- Larry Levinson, B.A. 1979, executive producer of more than 160 made-for-television movies
- Bobby Pulido, Class of 1995, Mexican-American Tejano music recording artist
- John Quiñones, B.A. 1974, ABC News correspondent and co-anchor of ABC News' Primetime
- José Ángel Gutiérrez 1968, attorney, co-founder of the Mexican American Youth Organization, president of Raza Unida Party, professor at the University of Texas at Arlington
Science, medicine, and technology
- Homer A. Ahr, B.S. 1968, retired IBM Corporation Consulting Architect, Mission Control operator for Apollo 11, Apollo 13
- Giovanni G. Fazio, B.S. 1954, B.A. 1954, Ph.D., senior physicist at the Harvard-Smithsonian Center for Astrophysics
- Roberto L. Jimenez, M.D., clinical professor of psychiatry at the University of Texas Health Science Center, and former chairman of the board of managers for University Health Systems, the public hospital district for Bexar County
There are a total of 68 registered organizations:
- Honor societies: Alpha Sigma Lambda, Beta Beta Beta, Beta Gamma Sigma, Gamma Sigma Alpha, Omicron Delta Epsilon, Order of Omega, Phi Alpha Theta, Phi Beta Delta, Phi Eta Sigma, Phi Sigma Iota, Phi Sigma Tau, Pi Sigma Alpha, Psi Chi, Society of Honor Scholars.
- Religious organizations: University Ministry. Catholic Student Group.
- Minority and international student organizations: Black Student Union, Indian Student Association, International Students Association[disambiguation needed], League of United Latin American Citizens, Mexican Student Association, National Association for the Advancement of Colored People, Students for Native American Affairs, Hispanic Law Students Association, Muslim Student Association.
- Other organizations: IEEE Student Branch, Inter-Fraternity Council, National Panhellenic Council, Lambda Chi Alpha, Chi Phi, Sigma Phi Epsilon, Alpha Sigma Tau, Alpha Phi, Sigma Sigma Sigma, Delta Zeta, Alpha Phi Omega, Omega Delta Phi, Kappa Delta Chi, Beta Sigma Phi, Delta Sigma Pi, Kappa Theta Chi, Residence Hall Assoc., Student Bar Assoc., Student Government Assoc., Cheerleaders, Code Blue Dance Team, Emerging Leaders, President’s Ambassadors, University Programming Council, Accounting Club, American Chemical Society of Students, Criminal Justice Student Assoc., Finance Club, Graduate International Relations Society, International Business Club, Psychology Club, Society of Physics, St. Mary’s Society of Mathematicians (SM)^2, Student Educators Assoc. for Dynamic Leadership, Women in Science & Engineering, Amnesty International, Habitat for Humanity, Capoeira Club, Chess Club, Coro Santa Maria, Non-traditional Students, Society of Poets & Writers, Swim Club, Fiesta Physics, Society for Applied Ethics.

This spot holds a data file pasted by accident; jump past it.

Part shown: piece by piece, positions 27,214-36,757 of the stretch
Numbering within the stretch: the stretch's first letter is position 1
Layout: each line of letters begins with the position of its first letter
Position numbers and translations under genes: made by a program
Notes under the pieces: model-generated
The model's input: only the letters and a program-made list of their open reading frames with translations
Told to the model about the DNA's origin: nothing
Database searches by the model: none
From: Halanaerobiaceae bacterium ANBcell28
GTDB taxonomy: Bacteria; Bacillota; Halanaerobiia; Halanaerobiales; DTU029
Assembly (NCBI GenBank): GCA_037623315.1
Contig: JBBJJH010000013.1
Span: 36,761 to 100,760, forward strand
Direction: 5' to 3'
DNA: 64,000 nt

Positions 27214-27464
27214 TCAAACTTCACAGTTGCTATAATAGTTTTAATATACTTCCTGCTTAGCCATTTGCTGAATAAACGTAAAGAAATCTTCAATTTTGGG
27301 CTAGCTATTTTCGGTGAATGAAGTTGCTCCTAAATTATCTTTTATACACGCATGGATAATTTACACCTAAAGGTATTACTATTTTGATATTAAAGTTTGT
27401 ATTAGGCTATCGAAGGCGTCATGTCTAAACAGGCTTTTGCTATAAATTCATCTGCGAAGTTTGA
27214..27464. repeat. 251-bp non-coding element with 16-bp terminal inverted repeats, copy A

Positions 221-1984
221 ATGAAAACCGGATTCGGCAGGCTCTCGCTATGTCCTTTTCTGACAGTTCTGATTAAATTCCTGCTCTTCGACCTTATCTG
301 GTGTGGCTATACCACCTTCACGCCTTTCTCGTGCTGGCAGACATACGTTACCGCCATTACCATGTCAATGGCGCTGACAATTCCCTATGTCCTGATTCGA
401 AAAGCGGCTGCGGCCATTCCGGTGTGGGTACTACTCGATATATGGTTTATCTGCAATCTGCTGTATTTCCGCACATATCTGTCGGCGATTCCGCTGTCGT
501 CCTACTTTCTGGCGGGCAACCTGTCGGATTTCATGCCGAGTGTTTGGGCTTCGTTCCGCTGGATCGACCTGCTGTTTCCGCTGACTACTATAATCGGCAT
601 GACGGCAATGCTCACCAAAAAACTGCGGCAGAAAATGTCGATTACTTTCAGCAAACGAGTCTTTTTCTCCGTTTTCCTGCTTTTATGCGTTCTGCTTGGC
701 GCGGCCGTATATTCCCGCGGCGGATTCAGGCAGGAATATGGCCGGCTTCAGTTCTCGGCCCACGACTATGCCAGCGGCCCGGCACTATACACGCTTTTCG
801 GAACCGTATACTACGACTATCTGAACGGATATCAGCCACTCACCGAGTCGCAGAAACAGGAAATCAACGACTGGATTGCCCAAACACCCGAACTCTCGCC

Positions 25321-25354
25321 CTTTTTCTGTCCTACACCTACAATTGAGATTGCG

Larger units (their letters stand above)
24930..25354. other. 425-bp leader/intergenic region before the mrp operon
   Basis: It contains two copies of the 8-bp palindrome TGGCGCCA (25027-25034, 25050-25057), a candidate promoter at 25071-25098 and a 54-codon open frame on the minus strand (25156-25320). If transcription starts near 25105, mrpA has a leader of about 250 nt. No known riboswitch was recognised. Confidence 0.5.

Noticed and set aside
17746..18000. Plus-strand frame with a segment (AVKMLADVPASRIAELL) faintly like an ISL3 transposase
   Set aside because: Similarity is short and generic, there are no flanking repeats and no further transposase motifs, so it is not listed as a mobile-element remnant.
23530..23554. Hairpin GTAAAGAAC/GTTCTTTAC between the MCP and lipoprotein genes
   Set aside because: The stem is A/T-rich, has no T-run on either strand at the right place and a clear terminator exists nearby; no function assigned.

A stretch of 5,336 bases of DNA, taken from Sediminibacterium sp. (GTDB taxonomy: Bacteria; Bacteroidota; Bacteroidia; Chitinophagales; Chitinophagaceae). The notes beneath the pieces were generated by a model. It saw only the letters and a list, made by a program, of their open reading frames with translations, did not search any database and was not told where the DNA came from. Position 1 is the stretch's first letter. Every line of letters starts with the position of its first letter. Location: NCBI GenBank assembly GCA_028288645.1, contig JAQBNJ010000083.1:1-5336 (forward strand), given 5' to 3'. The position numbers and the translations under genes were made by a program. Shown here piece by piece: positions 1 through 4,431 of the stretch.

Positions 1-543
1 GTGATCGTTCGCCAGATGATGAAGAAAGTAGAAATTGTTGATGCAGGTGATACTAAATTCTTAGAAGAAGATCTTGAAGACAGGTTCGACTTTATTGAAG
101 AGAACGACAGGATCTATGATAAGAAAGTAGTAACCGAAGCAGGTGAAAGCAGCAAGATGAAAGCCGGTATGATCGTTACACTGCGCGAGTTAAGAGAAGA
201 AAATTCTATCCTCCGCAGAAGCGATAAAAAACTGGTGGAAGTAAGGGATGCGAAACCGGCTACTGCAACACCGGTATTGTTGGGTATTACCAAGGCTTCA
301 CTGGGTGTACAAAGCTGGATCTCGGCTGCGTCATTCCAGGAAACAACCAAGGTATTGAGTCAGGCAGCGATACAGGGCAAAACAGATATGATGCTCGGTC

- As of June 30, 2011. "St. Mary's University of San Antonio College Overview". U.S. News & World Report. Retrieved August 11, 2013.
- As of January 2011 "St. Mary's University Profile 2010-2011". Retrieved January 18, 2011.
- "USNews.com Best Colleges 2008 Universities-Master's (West): Top Schools". Retrieved 2008-06-29.
- "USNews.com Best Colleges 2011: Best Values: Regional Universities (West)". Retrieved 2011-01-18.
- "America’s Best Master’s Universities and Baccalaureate Colleges". Retrieved 2011-01-18.
- "St. Mary's University Athletics Timeline". Retrieved 2013-01-31.
- Mary's University website: athletics
- "St. Mary's University History". Retrieved 2011-01-19.
- Morton, Neil (2012-12-11). "Stehling, Taco Cabana founder, dies at 87". San Antonio Express-News. Retrieved 2013-01-05.
- St. Mary’s University
- St. Mary’s University Athletics
- St. Mary’s University from the Handbook of Texas Online